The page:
Commensurate with this rationale, of course, is the fact that although the section dealing with molecular weight reduction sets forth specific oxidation conditions, there is no reason why different conditions could not be devised to obtain the same results, i.e. slower oxidating agent feed, longer oxidation periods, different temperatures, etc. The important feature of the invention is not the oxidation timetable per se but what is accomplished by the oxidation, i.e. the cleavage or opening of the bonds of the polymeric structures of the lignin to produce smaller growth-supporting molecules. The above is equally true with respect to incubation temperatures which may range anywhere from 4 C. to 70 C. and incubation duration, i.e. several minutes to several weeks. These conditions for the most part are practical and economical considerations.

The foregoing has been generally directed to the basic goal of producing valuable and utilizable materials, products and/or chemicals from a Waste material, i.e. lignin, lignosulfonates and other lignin derivatives, which may be present in wastes. It is clear that if a uniform, controllable lignin substrate is desired, commercial purified lignins may also be oxidized to produce the uniform substrates.

The concept of the present invention obviously possesses many possible modifications and equivalent substitutions and accordingly these will be apparent to the worker in the art.

Of course, it is inherent in the process that once the substrate has been used for the fermentation production of useful compounds or materials, the waste substrate or the waste from the substrate would still be chromophorically acceptable and accordingly dischargeable to receiving water bodies.

Having thus described the invention, what we claim is:

1. A method for increasing the clarity of aqueous dispersions of lignin and obtaining utilizable fermentation products therefrom which comprises (i) oxidatively treating the lignin to a degree that its polymeric structure is depolymerized to produce nutrient carbon substrates containing low molecular weight structures; and

(ii) treating said nutrient medium with a microbial population for a time and at conditions necessary to produce, by fermentation, said utilizable products, where said microbial population consists of microorganisms normally associated with soils and water or derived therefrom.

2. A method according to claim 1 wherein the lignin is oxidatively treated with ozone.

3. A method according to claim 1 wherein the utilizable product is separated from any remaining medium.

4. A method according to claim 1 wherein the lignin is oxidatively treated with ozone to a degree that the resulting nutrient carbons substrates are composed of components having molecular weights ranging from 100 to 10,000.

5. A method according to claim 4 wherein the microbial population is selected from the group consisting of Pseudomonads, Aspergillus niger A.T.C.C. 16888; Aspergillus niger A.T.C.C. 9029; Penicillium chrysogenum 10 6. A method according to claim 5 wherein the product produced is fumaric acid.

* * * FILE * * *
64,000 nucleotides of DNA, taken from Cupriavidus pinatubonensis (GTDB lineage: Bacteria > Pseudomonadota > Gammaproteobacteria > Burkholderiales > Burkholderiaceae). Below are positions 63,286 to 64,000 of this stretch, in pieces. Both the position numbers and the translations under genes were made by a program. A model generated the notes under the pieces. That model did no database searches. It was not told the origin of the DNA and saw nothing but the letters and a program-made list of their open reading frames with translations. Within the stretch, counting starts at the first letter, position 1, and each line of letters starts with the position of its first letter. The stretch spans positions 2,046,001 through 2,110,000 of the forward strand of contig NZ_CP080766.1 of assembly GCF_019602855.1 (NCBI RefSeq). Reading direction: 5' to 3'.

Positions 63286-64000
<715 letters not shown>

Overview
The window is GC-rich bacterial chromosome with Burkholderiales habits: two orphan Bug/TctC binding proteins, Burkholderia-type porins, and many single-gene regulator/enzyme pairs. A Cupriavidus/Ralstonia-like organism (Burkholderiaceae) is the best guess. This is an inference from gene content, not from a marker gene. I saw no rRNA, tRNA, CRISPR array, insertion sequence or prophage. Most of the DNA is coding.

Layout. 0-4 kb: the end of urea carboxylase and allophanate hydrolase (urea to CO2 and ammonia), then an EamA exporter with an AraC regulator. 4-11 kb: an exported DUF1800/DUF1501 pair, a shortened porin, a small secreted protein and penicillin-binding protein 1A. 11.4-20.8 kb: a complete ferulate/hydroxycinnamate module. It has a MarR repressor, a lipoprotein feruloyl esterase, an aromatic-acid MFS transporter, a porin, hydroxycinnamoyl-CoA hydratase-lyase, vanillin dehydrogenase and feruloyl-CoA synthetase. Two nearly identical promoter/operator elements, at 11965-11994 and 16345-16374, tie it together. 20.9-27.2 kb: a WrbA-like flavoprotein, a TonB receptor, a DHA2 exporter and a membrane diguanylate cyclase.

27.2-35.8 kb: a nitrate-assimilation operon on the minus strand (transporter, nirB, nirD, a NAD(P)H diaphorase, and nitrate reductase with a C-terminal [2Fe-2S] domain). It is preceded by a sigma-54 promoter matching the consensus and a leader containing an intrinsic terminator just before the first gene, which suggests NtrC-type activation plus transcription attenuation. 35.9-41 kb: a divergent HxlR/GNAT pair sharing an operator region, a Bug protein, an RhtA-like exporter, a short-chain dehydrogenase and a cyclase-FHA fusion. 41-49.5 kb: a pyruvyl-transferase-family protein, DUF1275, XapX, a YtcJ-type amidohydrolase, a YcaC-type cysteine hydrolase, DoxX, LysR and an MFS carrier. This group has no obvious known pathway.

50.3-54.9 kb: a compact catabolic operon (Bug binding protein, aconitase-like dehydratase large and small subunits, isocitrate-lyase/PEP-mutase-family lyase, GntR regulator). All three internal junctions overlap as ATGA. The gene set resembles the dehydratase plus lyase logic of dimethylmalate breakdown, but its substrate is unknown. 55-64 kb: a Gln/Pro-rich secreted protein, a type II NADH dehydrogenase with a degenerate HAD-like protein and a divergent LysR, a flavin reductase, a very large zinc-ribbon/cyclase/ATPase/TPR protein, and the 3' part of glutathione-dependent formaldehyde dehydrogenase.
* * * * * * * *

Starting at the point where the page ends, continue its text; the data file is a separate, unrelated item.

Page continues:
7. A method according to claim 1 wherein the lignin is a waste lignin or derivative thereof from a pulp mill.

References Cited UNITED STATES PATENTS 2,415,777 2/ 1947 Weizmann 195-39 X 2,897,148 7/1959 Laboureur 195-31 R X 3,030,276 4/1962 Thomsen 195-36 R 2,158,954 5/1939 Zigerli 195-2 X OTHER REFERENCES Debiard et al.: Chem. Abs., vol. 73, #16528W, 1970.

A. LOUIS MONACELL, Primary Examiner G. M. NATH, Assistant Examiner US. Cl. X.R.

Referenced by
Citing PatentFiling datePublication dateApplicantTitle
US4030968 *Jul 1, 1976Jun 21, 1977Consolidated-Bathurst LimitedDisposal of paper pulp mill sludge
US4199444 *Jan 31, 1979Apr 22, 1980Sybron CorporationTreatment with pseudomonas aeruginosa under aerobic conditions
US4219418 *Jun 21, 1978Aug 26, 1980Jacques PilonOxidation, flocculation, sedimentation, chlorination
US4242448 *Apr 12, 1979Dec 30, 1980Brown Robert S IiiCarbonates
US4490257 *Feb 22, 1984Dec 25, 1984Becker Dieter JProcess for purification of waste waters accumulated from pulp production, particularly from chlorine bleaching of pulp
US4514501 *Feb 12, 1982Apr 30, 1985Oji Paper Company, Ltd.Method for cultivation of microorganism
US4554075 *May 29, 1984Nov 19, 1985North Carolina State UniversityProcess of degrading chloro-organics by white-rot fungi
US4655926 *May 29, 1984Apr 7, 1987North Carolina State UniversityProcess of treating effluent from a pulp or papermaking operation
US5190669 *Nov 25, 1991Mar 2, 1993Fmc CorporationSynergistic ozone and hydrogen peroxide, bleaching
US5194163 *Dec 16, 1991Mar 16, 1993Fmc CorporationPurification of waste streams
US5397480 *Dec 13, 1993Mar 14, 1995Dickerson; J. RodneyPurification of aqueous streams
US5976375 *Mar 31, 1999Nov 2, 1999Pulp And Paper Research Institute Of CanadaConditioning of the recycled activated sludge (ras) prior to its return into the aeration tank. the conditioning is typically performed within the sludge return line and involves ras exposure to a waste acidic effluents
EP1464626A2 *Mar 29, 2004Oct 6, 2004Biovitis S.A.Process for the treatment of agri-food and industrial effluents comprising one phase of biodigestion by filamentous fungi
WO1991016445A1 *Apr 16, 1991Oct 31, 1991Weyerhaeuser CoBacterial cellulose having enhanced brightness properties
Classifications
U.S. Classification435/145, 210/917, 435/823, 71/25, 435/917, 210/611, 210/928, 435/935, 435/877
International ClassificationC12N1/22, C12P7/46, C02F9/00
Cooperative ClassificationY10S210/928, C12N1/22, C02F2103/28, Y10S210/917, Y10S435/935, C12P7/46, Y10S435/877, Y10S435/917, Y10S435/823
European ClassificationC12P7/46, C12N1/22